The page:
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J. Harvey Shonkwiler

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J. Harvey Shonkwiler
Born(1877-09-14)September 14, 1877
Portsmouth, Ohio
DiedJune 17, 1964(1964-06-17) (aged 86)
New Richmond, Ohio
NationalityAmerican
Area(s)Cartoonist

James Harvey Shonkwiler (1877–1964) was a popular illustrator and editorial cartoonist for the Portsmouth Daily Times in the early 20th century. [1] Shonkwiler, who signed his work "Shonk," illustrated events in Portsmouth, Ohio, for the newspaper including public meetings, political events, sporting events, and festivals.

In 1918, Shonkwiler resigned from the Portsmouth Times and accepted a position with Standard Publishing Company of Cincinnati, Ohio, a religious publisher. There, he wrote and illustrated several children's books, including a series of ten books based on characters in the Bible.

Tenure at Portsmouth Daily Times[edit | edit source]

Billy Butt-In[edit | edit source]

Sketch of cartoon mascot for the Portsmouth Daily Times by J. Harvey Shonkwiler

A popular creation of Shonkwiler's was a cartoon goat mascot named Billy Butt-In. In his earlier appearances, Billy was drawn as a four-legged, unclothed goat, but in time the character became increasingly anthropomorphic. By the 1910s Billy was typically drawn upright with plaid trousers, a pipe (or cigar) and a fedora. Billy first appeared as a continuing minor character in Shonkwiler's daily cartoons around 1908. Soon the character became "The Times Weatherman," appearing in a daily one-panel, front page cartoon with a brief anecdote and a forecast of the weather for the next few days.

Later Billy Butt-In was featured in a popular, semi-regular comic strip with its own cast of characters. Among his adventures was a 1914 trip to meet Teddy Roosevelt in Rio de Janeiro, Brazil with his best friend, a stereotypical African-American named Shine. Billy had somehow come into possession of Roosevelt's "big stick," and wanted to return it to him.[2]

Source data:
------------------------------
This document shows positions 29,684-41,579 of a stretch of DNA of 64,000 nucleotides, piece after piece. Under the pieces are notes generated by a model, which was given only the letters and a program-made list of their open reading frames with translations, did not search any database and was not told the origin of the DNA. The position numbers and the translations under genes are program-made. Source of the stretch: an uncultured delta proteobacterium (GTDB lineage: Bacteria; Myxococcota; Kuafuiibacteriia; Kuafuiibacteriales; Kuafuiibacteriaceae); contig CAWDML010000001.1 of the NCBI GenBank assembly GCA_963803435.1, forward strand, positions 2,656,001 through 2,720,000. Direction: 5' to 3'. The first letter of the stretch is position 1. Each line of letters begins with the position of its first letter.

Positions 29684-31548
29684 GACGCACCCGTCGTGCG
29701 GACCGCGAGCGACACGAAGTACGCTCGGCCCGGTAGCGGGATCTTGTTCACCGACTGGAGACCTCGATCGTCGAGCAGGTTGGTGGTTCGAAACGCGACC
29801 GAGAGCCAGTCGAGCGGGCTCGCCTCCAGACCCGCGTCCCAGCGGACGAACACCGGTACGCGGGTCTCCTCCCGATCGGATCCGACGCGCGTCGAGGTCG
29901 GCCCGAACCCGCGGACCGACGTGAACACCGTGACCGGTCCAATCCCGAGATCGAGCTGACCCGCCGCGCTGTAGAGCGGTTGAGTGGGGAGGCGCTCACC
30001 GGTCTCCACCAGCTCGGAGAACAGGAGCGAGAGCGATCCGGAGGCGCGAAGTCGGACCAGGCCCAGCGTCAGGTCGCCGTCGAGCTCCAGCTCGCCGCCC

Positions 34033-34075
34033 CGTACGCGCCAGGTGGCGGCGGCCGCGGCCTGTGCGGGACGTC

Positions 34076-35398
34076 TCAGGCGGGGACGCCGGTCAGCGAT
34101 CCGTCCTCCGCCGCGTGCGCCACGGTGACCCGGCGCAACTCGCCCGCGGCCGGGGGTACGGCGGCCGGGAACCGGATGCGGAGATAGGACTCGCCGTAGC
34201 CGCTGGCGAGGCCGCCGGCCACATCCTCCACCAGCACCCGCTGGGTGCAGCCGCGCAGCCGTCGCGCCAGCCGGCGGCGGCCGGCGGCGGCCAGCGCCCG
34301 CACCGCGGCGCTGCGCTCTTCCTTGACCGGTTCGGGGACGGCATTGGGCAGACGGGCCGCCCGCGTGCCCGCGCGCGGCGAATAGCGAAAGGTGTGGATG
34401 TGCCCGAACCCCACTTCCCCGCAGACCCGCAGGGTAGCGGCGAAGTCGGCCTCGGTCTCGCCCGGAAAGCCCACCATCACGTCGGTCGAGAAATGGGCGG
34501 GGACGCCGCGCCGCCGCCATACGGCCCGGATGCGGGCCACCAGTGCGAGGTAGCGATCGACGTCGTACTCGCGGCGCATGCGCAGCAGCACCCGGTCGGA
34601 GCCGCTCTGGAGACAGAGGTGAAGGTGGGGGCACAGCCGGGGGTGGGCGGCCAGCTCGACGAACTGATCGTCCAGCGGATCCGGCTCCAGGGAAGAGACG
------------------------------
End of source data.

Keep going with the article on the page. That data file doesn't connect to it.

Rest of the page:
Later Works[edit | edit source]

Shonkwiler was employed by Standard Publishing Co., a religious publisher, of Cincinnati in 1918. There he wrote and illustrated a series of ten 32-page booklets, called Bible Hero Stories. The books featured the biblical characters: Joseph, David, Moses, Paul, Jesus (Parts 1 and 2), Mark, Esther, Peter, and Daniel. .[3]Standard Publishing also published Shonkwiler's children's book, "The Adventures of Brownie Bear." [4] Shonkwiler illustrated Sunday School literature and other materials printed by the publisher.[5]

Shonkwiler was recognized for this 1915 cartoon featuring Paul von Hindenburg

Recognition[edit | edit source]

Shonkwiler parodied a controversy regarding accusations against Commissioner of the Food and Drug Administration, Harvey Wiley, and his subsequent exoneration in a September 22, 1911 cartoon, which was forwarded to Wiley by a local doctor. In a December 10, 1911 letter, Wiley responded: "I think the very funniest cartoon and the most expressive one is that which you sent me from the Portsmouth Daily Times. All of my friends to whom I have shown it have laughed most heartily at the way the cartoonist has set up the situation."[6]

Shonkwiler was profiled in the August 1913 issue of Cartoons Magazine, which credited his editiorial cartoons with helping "to exterminate one of the old-time political rings that had for years maintained a strangle hold upon the city and county." (I.e., Portsmouth and Scioto County, Ohio.) Shonkwiler's creation, Billy Butt-In, was humorously profiled in Cartoons Magazine in May 1913, which described the mascot as a popular feature whose "private correspondence is second only to that of the editor himself."[7]

Cartoons Magazine recognized Shonkwiler for his portrayal of German General Paul von Hindenburg in June 1915. "A cartoon by J. H. Shonkwiler, of the Portsmouth (O.) Times, reproduced herewith, has won the artist many compliments, and is said to have reached Von Hindenburg himself." [8] "Shonkwiler won national acclaim during World War I for a cartoon...in which he drew the German general with hair of bayonets and used similar armaments for other facial features."[5]

Death[edit | edit source]

Shonkwiler was struck and killed by a truck near is farm home near New Richmond, Ohio, on June 16, 1964. He was known to have failing hearing and eyesight, and apparently failed to notice the approaching vehicle. Shonkwiler was buried in Portsmouth, Ohio.[5]

References[edit | edit source]

  1. "Cartoons Magazine". H. H. Windsor, Editor and Publisher. 9 January 2018 – via Google Books.
  2. "Billy Buttin: Billy and Shine To Meet Teddy At Last". Portsmouth Daily Times. February 24, 1914.
  3. "Bible Hero Stories". The Work and Word. November 1941. p. 264.
  4. "Cartoonist Shonkwiler Turns Author; Issues Timely Book for Christmastide". Portsmouth Daily Times. December 2, 1922.
  5. 5.0 5.1 5.2 "Cartoonist Struck, Killed: J. H. Shonkwiler Truck Victim". Portsmouth Daily Times. June 17, 1964.
  6. "Shonk's Fame Spreads". Portsmouth Daily Times. October 12, 1911.
  7. "Cartoons Magazine". H. H. Windsor, Editor and Publisher. 31 January 2018 – via Google Books.
  8. "Cartoons Magazine". H. H. Windsor, Editor and Publisher. 16 January 2018 – via Google Books.

External links[edit | edit source]

Category:1877 births Category:1964 deaths Category:People from Portsmouth, Ohio Category:Editorial cartoonists


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